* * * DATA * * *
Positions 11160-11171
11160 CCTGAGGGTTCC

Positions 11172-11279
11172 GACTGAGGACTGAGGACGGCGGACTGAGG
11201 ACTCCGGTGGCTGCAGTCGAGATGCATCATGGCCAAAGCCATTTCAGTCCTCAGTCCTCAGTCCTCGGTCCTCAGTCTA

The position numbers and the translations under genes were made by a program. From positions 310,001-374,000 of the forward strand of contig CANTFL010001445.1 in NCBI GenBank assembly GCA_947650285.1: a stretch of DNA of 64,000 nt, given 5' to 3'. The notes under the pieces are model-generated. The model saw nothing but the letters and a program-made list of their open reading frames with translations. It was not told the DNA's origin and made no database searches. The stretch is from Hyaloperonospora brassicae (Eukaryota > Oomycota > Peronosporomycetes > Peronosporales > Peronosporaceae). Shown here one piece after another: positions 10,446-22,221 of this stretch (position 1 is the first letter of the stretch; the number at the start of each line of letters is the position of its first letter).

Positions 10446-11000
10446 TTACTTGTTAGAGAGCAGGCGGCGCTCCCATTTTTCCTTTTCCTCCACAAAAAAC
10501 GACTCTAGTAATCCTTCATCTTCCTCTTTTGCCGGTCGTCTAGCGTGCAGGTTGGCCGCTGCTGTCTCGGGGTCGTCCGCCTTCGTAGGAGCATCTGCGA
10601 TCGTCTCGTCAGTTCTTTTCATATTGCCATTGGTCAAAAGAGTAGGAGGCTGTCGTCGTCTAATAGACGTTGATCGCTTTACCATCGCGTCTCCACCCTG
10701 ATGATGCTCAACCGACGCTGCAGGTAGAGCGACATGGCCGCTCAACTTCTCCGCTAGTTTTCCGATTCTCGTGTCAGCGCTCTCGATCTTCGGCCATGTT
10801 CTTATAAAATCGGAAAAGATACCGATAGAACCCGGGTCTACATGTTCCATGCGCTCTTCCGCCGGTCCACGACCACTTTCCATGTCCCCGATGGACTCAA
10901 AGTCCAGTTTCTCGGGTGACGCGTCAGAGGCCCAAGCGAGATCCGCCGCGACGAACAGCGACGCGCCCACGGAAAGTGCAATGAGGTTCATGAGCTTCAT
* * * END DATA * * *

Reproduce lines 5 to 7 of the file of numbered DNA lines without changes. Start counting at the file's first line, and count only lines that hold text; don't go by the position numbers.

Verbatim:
11201 ACTCCGGTGGCTGCAGTCGAGATGCATCATGGCCAAAGCCATTTCAGTCCTCAGTCCTCAGTCCTCGGTCCTCAGTCTA

The position numbers and the translations under genes were made by a program. From positions 310,001-374,000 of the forward strand of contig CANTFL010001445.1 in NCBI GenBank assembly GCA_947650285.1: a stretch of DNA of 64,000 nt, given 5' to 3'. The notes under the pieces are model-generated. The model saw nothing but the letters and a program-made list of their open reading frames with translations. It was not told the DNA's origin and made no database searches. The stretch is from Hyaloperonospora brassicae (Eukaryota > Oomycota > Peronosporomycetes > Peronosporales > Peronosporaceae). Shown here one piece after another: positions 10,446-22,221 of this stretch (position 1 is the first letter of the stretch; the number at the start of each line of letters is the position of its first letter).

Positions 10446-11000